Lawsuit alleges Brickell brokerage violated Fair Housing Act

320 85th Street in Miami Beach (Credit: Google Maps)
320 85th Street in Miami Beach (Credit: Google Maps)

A lawsuit alleges that a Brickell brokerage violated the Fair Housing Act by advertising a property that prevented applicants with a criminal background from renting.

The Social Justice Law Collective alleges that Brickell Brokers posted an advertisement in August 2019 for a rental property, saying only applicants who had “no criminal background” could rent it. The complaint alleges the policy violates the Fair Housing Act since it “has a disparate impact on Black people, and fails to serve a substantial, legitimate, nondiscriminatory interest of the housing provider,” according to the suit, filed last week in federal court in Miami.

According to the complaint, “Black people are arrested, convicted, and imprisoned at vastly disproportionate rates in Florida and the country as a whole. As such, [Brickell Brokers’] policy actually and predictably [results] in a disparate impact to Black people.”

Delroy Chambers Jr., who acts as a fair housing tester, filed the lawsuit. After seeing the advertisement, he texted Brickell Brokers for additional details about the “no criminal background” requirement on the advertisement, the lawsuit states. Brickell Brokers said that it would be conducting a background check, and if it locates any criminal background it would result in an automatic denial of any application for the rental, according to the complaint.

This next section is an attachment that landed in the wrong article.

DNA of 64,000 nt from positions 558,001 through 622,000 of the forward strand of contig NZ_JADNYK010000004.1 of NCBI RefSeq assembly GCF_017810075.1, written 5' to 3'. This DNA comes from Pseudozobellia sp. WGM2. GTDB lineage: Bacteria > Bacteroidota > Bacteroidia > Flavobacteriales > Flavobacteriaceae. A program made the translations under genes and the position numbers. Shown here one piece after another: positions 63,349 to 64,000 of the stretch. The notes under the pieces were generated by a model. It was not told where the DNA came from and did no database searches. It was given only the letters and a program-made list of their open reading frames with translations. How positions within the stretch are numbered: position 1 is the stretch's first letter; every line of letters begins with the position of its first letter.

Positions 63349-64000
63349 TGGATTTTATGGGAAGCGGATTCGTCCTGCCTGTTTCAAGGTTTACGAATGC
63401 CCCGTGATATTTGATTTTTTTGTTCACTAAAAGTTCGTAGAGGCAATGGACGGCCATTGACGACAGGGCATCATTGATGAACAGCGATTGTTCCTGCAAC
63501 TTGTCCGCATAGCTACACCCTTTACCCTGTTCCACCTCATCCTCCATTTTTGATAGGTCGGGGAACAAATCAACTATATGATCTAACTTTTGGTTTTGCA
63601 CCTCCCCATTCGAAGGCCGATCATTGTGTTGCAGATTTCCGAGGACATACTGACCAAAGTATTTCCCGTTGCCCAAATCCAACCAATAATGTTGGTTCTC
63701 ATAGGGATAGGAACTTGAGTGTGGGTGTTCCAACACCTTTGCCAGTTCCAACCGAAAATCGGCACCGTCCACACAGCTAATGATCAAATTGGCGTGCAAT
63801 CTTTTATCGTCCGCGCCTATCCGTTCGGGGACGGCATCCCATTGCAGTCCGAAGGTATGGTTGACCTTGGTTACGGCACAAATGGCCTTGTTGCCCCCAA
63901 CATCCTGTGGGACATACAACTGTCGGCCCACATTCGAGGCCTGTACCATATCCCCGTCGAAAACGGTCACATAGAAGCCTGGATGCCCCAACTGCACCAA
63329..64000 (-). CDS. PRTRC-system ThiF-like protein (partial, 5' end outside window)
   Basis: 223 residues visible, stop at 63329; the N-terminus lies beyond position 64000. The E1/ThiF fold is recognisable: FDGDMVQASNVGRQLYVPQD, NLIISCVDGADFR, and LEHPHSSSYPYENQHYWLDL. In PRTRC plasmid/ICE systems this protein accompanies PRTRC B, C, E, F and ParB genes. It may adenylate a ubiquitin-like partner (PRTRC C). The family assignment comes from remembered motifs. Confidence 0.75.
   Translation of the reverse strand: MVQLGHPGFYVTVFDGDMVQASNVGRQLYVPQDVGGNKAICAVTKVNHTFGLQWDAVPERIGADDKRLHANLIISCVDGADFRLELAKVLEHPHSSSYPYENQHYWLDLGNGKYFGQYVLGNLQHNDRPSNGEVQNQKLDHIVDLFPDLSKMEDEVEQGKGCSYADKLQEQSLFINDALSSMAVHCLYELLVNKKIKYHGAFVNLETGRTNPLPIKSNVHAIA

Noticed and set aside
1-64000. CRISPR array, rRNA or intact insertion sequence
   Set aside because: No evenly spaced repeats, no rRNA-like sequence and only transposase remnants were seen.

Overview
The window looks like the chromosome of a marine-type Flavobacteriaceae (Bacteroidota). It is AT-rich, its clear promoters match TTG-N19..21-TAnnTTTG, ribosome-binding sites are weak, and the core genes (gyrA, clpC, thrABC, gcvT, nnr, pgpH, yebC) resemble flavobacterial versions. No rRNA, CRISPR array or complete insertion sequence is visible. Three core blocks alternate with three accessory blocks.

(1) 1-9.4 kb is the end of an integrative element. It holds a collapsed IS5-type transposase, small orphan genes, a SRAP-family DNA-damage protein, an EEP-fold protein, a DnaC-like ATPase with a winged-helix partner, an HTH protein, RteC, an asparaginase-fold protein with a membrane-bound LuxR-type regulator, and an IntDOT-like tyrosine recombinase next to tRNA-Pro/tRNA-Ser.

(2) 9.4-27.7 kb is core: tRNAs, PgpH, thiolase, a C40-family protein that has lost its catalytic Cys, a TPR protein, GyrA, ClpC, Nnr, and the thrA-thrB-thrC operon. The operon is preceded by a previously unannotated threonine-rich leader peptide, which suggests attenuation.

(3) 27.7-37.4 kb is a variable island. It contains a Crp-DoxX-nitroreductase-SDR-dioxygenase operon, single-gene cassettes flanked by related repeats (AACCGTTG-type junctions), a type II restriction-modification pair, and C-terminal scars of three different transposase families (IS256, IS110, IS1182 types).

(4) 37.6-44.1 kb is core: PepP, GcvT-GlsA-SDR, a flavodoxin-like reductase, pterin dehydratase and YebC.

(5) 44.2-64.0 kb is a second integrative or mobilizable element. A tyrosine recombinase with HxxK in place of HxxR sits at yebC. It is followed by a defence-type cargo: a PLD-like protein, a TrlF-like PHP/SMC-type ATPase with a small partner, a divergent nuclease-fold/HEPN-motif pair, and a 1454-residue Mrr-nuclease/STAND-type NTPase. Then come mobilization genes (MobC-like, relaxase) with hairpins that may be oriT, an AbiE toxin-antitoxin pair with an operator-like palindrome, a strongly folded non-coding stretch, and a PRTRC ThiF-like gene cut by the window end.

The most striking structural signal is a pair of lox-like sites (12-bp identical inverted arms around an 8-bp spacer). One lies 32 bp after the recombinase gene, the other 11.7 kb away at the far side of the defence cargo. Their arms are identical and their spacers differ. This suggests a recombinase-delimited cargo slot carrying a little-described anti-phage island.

“They (brokers) are supposed to be trained on these sorts of civil rights protections,” said attorney Josh Glickman with the Social Justice Law Collective. “They are responsible for making sure they know these laws.”

Glickman sent The Real Deal a copy of the advertisement, which lists the property as a one-bedroom apartment at 320 85th Street in Miami Beach.

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According to the suit, “Mr. Chambers was insulted and emotionally distressed by being denied housing based on a blanket prohibition, which takes arrests into consideration, and by being subjected to such discriminatory policies.”

David Cevallos, CEO of Brickell Brokers, declined to comment citing the pending litigation.

The suit comes amid heightened scrutiny of discriminatory policies toward African Americans after the death of George Floyd, for which four police officers have been charged with murder. Last year, a three-year Newsday investigation found real estate agents sometimes steered minorities to certain neighborhoods and required they — but not white buyers — obtain pre-approvals for mortgages.

The suit seeks a permanent injunction against Brickell Brokers from engaging in discrimination based on race. It also seeks a permanent injunction to amend any and all policies, procedures and practices that discriminate against persons based on race.

Brickell Brokers was founded in 2002 with over 200 active agents, according to its website. Its office is at 1390 Brickell Avenue Suite # 420.

According to Cevallos’ LinkedIn page, the brokerage specializes in luxury apartments, condos, townhouses, lofts, houses and all residential transactions in the areas of Aventura, South Beach, Miami Beach, Coral Gables, Coconut Grove, Aventura, Sunny Isles, Design District, Doral, South Miami, Brickell and downtown Miami.